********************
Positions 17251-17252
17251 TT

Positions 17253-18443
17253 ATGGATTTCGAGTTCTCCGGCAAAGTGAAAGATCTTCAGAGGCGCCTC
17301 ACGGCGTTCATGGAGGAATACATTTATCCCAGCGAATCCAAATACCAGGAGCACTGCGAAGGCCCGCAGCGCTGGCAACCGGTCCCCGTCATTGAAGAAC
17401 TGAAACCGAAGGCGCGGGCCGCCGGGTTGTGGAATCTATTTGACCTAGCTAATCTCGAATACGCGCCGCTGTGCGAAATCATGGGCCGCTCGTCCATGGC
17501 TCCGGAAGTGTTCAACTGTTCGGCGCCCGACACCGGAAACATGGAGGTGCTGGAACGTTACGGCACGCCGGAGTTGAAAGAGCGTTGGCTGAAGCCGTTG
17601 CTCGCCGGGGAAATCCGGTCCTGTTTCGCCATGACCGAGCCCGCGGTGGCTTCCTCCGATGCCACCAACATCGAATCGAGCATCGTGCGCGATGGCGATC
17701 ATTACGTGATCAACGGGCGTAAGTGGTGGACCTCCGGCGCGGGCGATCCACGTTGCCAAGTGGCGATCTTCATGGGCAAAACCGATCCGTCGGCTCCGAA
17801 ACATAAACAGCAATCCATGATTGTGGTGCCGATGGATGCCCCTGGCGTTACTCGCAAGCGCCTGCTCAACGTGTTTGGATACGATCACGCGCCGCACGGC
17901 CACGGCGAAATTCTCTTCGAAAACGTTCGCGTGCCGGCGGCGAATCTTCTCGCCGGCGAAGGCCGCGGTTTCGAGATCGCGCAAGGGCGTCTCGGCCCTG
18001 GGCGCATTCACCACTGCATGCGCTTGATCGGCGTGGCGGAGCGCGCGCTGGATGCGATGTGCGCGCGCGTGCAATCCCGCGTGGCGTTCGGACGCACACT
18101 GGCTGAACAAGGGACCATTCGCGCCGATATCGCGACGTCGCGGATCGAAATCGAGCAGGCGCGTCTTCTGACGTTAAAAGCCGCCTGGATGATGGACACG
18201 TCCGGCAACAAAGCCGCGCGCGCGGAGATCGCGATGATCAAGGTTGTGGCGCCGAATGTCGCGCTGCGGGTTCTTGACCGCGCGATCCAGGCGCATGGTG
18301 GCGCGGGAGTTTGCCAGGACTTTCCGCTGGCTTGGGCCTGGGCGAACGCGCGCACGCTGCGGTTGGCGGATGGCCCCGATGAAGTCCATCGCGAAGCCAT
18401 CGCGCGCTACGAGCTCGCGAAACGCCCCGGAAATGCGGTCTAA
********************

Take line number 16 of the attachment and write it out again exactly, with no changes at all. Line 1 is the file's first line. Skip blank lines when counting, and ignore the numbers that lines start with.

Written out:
18401 CGCGCGCTACGAGCTCGCGAAACGCCCCGGAAATGCGGTCTAA